… I mean, oh yes. The argument that it is only the government interference in economy in the first place which makes the matters come to such a pass that even the staunchest supporters of privatization wouldn’t come forward to support any research such as mine privately, is, in principle, a valid argument. But my point here is, it’s not the only significant fact which can be stated in matters like this.
It’s, of course, true that businessmen wouldn’t come forward to fund my research. Not even if they themselves are rich. And, more importantly (from an ethical point of view), not even if they themselves are actively looking forward to invest money in the industries that are directly dependent on monsoons, e.g., agro-products. For example, people like Reliance or Walmart. Or, the shipping and airline companies (whose business, too, depends at least in part on weather prediction). None of these companies or characters is going to come forward. Not even if my total budget is never going to exceed 0.1 million US $ or so. Not even then.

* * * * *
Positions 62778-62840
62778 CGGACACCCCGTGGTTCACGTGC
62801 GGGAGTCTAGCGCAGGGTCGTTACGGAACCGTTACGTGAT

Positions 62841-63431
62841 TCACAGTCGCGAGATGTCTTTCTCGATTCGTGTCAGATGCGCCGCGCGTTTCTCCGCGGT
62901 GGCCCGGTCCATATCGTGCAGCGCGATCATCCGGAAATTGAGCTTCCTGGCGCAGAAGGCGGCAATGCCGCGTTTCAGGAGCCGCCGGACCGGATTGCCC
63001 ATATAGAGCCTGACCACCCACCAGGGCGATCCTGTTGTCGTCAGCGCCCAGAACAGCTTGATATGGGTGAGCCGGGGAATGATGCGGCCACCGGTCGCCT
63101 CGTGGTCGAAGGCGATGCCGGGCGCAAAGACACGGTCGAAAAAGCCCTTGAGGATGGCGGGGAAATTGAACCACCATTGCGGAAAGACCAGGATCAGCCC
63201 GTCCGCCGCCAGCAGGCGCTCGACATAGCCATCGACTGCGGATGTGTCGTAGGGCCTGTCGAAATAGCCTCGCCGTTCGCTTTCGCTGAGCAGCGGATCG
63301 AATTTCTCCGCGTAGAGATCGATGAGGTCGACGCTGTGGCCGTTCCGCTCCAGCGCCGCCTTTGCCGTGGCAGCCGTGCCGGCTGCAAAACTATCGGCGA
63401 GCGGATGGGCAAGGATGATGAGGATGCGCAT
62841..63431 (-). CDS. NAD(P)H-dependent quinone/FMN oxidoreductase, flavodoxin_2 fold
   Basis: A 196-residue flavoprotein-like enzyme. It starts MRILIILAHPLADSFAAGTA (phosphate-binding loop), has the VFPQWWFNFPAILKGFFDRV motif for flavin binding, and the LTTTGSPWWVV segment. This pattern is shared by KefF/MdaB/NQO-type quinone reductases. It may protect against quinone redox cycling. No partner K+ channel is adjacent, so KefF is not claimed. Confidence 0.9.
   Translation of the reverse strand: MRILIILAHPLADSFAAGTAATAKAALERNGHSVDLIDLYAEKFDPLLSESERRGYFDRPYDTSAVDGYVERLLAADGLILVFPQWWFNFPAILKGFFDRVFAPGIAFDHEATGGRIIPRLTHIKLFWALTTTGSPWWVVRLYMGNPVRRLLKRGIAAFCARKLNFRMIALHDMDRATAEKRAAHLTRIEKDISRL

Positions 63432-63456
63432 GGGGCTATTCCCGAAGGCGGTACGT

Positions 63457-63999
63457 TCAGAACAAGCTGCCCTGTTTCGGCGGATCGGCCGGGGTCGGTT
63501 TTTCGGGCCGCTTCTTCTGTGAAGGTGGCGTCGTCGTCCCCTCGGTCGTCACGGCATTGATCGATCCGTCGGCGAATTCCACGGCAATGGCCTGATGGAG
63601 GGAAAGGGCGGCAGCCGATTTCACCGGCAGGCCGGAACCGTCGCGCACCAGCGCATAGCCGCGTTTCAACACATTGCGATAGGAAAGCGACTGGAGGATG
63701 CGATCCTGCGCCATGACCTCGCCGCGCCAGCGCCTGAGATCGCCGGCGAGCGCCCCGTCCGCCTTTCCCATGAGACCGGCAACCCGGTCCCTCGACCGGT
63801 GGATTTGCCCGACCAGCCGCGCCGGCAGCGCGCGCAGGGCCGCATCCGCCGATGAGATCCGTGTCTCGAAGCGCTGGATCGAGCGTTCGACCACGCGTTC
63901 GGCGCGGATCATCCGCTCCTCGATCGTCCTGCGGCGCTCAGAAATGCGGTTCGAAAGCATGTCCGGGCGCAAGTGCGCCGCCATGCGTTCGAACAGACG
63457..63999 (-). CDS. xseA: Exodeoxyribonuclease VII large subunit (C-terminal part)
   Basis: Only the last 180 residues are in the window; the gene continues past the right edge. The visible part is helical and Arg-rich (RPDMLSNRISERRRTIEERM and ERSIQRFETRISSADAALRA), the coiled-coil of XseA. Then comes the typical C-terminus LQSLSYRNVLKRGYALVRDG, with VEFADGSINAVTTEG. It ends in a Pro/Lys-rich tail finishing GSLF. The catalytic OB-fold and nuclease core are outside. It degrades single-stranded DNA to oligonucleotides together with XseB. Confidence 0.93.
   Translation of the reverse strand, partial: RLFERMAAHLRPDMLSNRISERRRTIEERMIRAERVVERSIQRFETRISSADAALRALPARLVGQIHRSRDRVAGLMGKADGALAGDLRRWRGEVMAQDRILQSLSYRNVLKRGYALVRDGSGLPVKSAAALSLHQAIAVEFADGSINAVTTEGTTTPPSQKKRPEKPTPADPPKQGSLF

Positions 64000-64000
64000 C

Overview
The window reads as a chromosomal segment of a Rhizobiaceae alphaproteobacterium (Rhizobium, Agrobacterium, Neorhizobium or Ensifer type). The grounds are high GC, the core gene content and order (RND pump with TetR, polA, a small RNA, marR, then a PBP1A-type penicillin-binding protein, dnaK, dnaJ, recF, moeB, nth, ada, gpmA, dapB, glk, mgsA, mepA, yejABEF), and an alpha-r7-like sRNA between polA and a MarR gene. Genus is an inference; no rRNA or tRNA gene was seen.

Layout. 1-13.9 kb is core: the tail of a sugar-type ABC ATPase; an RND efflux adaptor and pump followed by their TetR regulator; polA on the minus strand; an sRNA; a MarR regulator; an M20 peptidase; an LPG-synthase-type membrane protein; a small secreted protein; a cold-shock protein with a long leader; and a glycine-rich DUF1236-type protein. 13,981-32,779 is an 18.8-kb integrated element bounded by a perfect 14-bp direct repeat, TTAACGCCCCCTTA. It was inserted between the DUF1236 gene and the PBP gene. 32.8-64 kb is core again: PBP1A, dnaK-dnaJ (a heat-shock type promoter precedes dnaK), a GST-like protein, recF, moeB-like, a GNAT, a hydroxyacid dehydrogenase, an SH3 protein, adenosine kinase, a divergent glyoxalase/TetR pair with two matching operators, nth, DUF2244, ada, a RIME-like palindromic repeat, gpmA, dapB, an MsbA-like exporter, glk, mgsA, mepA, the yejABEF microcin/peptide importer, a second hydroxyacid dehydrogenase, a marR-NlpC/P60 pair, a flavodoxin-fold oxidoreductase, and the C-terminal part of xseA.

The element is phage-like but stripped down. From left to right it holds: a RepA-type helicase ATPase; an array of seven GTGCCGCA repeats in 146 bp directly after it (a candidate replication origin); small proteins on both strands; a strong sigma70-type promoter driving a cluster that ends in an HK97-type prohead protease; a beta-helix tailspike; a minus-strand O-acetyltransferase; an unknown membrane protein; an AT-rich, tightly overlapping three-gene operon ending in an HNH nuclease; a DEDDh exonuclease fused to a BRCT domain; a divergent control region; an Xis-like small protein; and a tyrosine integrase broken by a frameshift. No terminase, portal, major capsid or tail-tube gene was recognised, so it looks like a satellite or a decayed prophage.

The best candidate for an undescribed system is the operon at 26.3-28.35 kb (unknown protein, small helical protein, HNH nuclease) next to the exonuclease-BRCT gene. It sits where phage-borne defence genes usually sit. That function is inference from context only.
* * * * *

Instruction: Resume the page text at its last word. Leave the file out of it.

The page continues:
Institutions are, in a physical or raw-power kind of sense, bigger than individuals, and so, in a mixed economy, over a period of time, even the people who come to occupy the top or influential positions at least in dominant businesses or industries are the people who are “businessmen” more in title than in spirit… And, that’s the sad part…